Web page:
by Andi Winter

 

THE COLD WET GRASS BRUSHED MY TOES in my sandals as I walked through the cemetery. It was late—2 a.m. I couldn’t sleep so I went for a walk and found myself at Sunset Memorial Gardens on June thirteenth. The day I always got married.

It was too quiet. I stood still, listening. A shuffling noise surrounded me and the hairs rose on the back of my neck. I turned around in place, when I finally saw them.

My husbands didn’t have any brains when I married them. And now that’s all they wanted.

Maybe I should have felt scared. After all there were six undead zombies lumbering towards me, but what I felt was rage. Why couldn’t they just stay dead? Why not stalk their ex-wives? I saved them from those witches, and this was the thanks I got.

I stepped backwards, my feet sinking into the soft earth. “That’s enough, boys. You go back to your graves right this instant. I command you.” Didn’t zombies have to follow their master’s command? They had obeyed me when they were alive, so their undead state shouldn’t make any difference.

They kept moving towards me.

I held my hands up, as if that would keep them at bay. “Tom, David, Michael, Johan, Ahmad, Xiaobo, stop. I’m telling you—no, I’m ordering you. Stop!”

A few of them twitched, Xiaobo’s head cocked slightly, but they continued their lumbering pace.

Anger filled my blood. This was unacceptable. They had to obey me. There was no choice in the matter. Besides, they didn’t have the brains to think for themselves—they never had. In that respect, our marriages had been glorious.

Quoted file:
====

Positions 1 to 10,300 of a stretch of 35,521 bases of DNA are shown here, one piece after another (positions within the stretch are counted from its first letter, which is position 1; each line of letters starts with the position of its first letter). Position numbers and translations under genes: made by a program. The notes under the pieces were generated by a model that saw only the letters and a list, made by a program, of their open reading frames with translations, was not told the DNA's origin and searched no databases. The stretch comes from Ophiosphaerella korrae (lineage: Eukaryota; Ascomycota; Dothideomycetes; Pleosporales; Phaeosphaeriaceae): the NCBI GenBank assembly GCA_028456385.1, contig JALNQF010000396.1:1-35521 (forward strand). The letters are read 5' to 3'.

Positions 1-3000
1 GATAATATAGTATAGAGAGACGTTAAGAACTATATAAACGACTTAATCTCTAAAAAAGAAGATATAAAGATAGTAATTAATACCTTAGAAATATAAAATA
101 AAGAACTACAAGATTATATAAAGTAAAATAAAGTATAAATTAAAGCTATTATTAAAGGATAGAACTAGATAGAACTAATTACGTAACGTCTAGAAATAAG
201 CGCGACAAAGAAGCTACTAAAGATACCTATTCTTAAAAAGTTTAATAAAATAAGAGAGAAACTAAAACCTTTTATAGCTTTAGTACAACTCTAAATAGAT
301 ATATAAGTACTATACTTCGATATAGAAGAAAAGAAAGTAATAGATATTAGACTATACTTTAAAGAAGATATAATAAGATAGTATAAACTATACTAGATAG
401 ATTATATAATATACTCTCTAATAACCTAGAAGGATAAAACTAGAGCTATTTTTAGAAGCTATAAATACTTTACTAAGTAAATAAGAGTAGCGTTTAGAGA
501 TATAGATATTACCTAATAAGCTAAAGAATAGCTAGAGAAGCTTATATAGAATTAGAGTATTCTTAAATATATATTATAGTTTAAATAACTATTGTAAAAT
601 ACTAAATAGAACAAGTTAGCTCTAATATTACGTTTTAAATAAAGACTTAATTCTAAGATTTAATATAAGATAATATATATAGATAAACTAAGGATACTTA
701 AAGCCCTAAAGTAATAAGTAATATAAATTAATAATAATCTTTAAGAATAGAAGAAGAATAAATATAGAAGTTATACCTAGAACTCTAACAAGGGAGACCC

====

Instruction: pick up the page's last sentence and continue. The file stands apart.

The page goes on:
They closed in. I kept turning in place, trying to keep each in view, looking for a way out. Maybe I just needed a greater force of will or a more commanding voice.

“Stop! I said stop! Now!”

They reached for me, their fingertips grazing my outstretched arms. Maybe I should treat them like misbehaving dogs. In my sternest tone of voice I said, “Down. Stay.”

Hands grabbed at my shoulders, back, legs. I tried to shake them off, to pull my limbs out of their grasp, but it was useless. While they had weak brains, they were all incredibly strong, even in death.

Johan’s jaws snapped at my neck. I screamed and fell. The last thing I saw was five pairs of eyes staring dully into my own.

###

I awoke.

My eyes opened and my stomach rumbled. I craved something that I couldn’t name.

A familiar looking woman stood above my prone body, a sneer of smug satisfaction on her lips as she ground pungent herbs in a mortar.

“Brains,” I moaned and lurched for her.

“Stop.”

My body fell still. I couldn’t move.

Her lips curved up. “This is for Johan. Payback is a bitch, isn’t it, you homewrecker?”

Great. I was going to spend the rest of my undead days forced to obey a resentful ex-wife.

 

 

Copyright © 2017 by Andi Winter
“Bitter Spell” was first published in Out of Time and Other Very Short Stories
Published by Rainy Mountain Publishing
All rights reserved

This is a work of fiction. All characters, names, places, and incidents in this story are either the products of the imagination or are used fictitiously. Any resemblance to real people or incidents is coincidental. Really.